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"Stephen Carter can really write. I loved every page of Palace Council and am eager for more." Robert B. Parker
"Carter twists plotlines like pretzels while wryly skewering America's wealthy intellectual elite." People
"Disguised as page-turning summer reading that 'confirms all the worst suspicions of the American left, and, at times, the right,' Palace Council gives grim song to the secrets that men keep in the imperfect world they have inherited." Dallas Morning News
"[A] fat, delicious, page-turning trifecta: It's old-fashioned family saga, a political tour of several tumultuous American decades and a murder mystery." Cleveland Plain Dealer
"Mr. Carter's storytelling is underpinned by a masterly evocation of the world of wealthy and accomplished blacks in 20th-century America." Wall Street Journal
"[W]ill grip readers, but it will also make them think. Enthusiastically recommended." Library Journal
"This is Grade-A entertainment." Kirkus Reviews
USA Today hailed Carter's last novel as the perfect summer read. Now the bestselling author of New England White is back with a gripping political thriller set in the era of Watergate and Vietnam.
“Carter twists plotlines like pretzels while wryly skewering Americas wealthy intellectual elite.” —People
John Grisham called Stephen L. Carters first novel, The Emperor of Ocean Park, “beautifully written and cleverly plotted. A rich, complex family saga, one deftly woven through a fine legal thriller.” The Chicago Tribune hailed Carters next book, New England White, as “a whodunit with conscience.” Now this best-selling novelist returns with an electrifying political thriller set in the turbulent era of Watergate and Vietnam, giving us one of the most riveting and naked portraits of Nixon ever written.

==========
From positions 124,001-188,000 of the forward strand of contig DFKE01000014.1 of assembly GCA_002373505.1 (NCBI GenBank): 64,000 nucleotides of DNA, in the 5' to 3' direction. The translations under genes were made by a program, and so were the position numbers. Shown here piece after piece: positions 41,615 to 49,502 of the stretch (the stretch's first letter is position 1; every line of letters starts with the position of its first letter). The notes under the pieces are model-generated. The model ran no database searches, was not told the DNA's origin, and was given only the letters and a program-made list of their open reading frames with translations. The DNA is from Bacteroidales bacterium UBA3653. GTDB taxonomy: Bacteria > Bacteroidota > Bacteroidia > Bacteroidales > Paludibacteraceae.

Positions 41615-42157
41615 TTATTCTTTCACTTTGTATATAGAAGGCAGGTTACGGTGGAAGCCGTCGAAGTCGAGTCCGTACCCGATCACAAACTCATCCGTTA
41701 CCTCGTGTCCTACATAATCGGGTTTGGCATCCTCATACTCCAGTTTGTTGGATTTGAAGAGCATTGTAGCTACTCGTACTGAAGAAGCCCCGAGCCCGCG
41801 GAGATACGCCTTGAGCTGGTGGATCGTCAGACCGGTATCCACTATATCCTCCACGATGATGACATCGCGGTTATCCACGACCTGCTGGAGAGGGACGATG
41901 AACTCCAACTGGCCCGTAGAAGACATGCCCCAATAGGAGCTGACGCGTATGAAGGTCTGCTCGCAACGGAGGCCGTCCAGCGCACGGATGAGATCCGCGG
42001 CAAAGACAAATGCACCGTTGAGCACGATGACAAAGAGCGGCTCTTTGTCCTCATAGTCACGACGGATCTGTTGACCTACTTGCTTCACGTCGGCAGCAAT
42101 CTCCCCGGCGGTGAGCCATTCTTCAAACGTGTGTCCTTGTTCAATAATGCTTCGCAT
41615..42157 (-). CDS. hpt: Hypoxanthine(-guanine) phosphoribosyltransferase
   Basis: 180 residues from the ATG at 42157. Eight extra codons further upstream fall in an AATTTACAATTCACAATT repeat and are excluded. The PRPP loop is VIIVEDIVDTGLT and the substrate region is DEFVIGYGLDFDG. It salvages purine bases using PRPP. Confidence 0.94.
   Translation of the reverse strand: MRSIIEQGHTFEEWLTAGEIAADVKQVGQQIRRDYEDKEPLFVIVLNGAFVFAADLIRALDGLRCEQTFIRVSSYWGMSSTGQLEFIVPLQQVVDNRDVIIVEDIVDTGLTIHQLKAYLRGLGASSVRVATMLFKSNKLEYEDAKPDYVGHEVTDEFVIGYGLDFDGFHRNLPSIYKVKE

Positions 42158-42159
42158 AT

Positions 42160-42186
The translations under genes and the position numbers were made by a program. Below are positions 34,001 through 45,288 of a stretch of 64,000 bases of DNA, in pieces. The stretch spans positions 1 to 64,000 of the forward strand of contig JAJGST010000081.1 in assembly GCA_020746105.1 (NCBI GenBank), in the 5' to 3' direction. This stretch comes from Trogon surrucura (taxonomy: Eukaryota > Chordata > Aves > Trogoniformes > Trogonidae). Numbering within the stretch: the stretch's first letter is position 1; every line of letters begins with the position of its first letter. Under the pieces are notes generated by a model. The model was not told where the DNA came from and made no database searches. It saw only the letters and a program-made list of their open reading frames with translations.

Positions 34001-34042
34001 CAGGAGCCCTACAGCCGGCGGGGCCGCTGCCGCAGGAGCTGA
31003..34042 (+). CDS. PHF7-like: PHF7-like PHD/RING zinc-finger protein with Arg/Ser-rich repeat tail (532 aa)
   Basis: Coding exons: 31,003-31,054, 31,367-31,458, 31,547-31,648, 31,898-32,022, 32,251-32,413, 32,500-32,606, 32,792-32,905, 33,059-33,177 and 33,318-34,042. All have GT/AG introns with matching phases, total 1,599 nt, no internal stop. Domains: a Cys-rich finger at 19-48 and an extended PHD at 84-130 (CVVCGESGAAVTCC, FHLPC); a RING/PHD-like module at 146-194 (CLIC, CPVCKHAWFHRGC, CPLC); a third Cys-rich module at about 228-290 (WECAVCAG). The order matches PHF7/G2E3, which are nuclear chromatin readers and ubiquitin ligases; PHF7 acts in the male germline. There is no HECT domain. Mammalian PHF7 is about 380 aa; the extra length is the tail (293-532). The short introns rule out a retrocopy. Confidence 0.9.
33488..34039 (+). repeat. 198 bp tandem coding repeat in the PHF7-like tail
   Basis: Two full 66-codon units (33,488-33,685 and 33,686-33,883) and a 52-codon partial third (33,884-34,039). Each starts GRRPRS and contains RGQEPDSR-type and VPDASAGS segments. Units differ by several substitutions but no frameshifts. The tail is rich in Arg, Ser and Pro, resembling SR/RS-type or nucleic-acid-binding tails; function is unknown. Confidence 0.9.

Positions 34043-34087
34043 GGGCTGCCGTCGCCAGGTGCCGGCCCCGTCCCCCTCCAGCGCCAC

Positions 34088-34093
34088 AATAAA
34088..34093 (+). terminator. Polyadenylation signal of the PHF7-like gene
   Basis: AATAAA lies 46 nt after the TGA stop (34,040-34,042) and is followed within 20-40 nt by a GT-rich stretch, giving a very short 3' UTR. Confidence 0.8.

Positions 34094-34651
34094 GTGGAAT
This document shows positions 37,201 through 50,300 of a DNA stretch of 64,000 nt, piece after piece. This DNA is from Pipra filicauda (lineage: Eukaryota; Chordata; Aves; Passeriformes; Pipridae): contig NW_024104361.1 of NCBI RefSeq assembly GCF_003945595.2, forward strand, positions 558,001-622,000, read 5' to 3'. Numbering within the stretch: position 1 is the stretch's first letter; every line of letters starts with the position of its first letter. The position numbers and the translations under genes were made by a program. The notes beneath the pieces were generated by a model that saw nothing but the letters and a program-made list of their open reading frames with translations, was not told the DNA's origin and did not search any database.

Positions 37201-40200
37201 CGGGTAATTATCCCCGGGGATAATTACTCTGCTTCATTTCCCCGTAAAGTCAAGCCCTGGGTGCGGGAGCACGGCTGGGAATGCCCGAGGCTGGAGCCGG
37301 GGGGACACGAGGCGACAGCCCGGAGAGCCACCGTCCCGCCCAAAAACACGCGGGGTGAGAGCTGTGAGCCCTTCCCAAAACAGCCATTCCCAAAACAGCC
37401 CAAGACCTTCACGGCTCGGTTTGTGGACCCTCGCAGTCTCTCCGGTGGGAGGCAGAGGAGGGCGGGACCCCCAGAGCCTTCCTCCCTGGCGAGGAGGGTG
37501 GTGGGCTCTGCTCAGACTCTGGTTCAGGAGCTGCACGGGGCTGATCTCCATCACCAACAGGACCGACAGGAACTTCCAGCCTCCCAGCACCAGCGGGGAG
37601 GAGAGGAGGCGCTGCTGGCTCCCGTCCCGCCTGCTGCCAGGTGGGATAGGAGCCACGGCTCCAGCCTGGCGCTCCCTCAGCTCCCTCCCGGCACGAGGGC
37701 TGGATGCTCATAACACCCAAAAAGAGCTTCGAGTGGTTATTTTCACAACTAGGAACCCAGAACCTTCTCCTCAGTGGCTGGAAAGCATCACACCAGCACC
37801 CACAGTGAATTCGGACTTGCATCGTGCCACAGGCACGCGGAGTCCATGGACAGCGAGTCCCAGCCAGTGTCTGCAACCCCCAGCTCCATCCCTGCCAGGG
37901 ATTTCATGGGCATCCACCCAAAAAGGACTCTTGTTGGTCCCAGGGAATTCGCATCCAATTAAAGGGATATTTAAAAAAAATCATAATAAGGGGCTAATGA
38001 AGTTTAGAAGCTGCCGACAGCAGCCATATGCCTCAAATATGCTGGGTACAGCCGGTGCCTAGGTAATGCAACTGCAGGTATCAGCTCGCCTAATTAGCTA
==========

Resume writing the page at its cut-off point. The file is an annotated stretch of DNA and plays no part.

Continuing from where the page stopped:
In the summer of 1952, twenty prominent men gather at a secret meeting on Marthas Vineyard and devise a plot to manipulate the President of the United States. Soon after, the body of one of these men is found by Eddie Wesley, Harlems rising literary star. When Eddies younger sister mysteriously disappears, Eddie and the woman he loves, Aurelia Treene, are pulled into what becomes a twenty-year search for the truth. As Eddie and Aurelia uncover layer upon layer of intrigue, their odyssey takes them from the wealthy drawing rooms of New York through the shady corners of radical politics, all the way to the Oval Office.
Stephen Carters novel is as complex as it is suspenseful, and with his unique ability to turn stereotypes inside out, Palace Council is certain to enthrall readers to the very last page.
About the Author
Stephen L. Carter is the William Nelson Cromwell Professor of Law at Yale University, where he has taught since 1982. He and his family live near New Haven, Connecticut.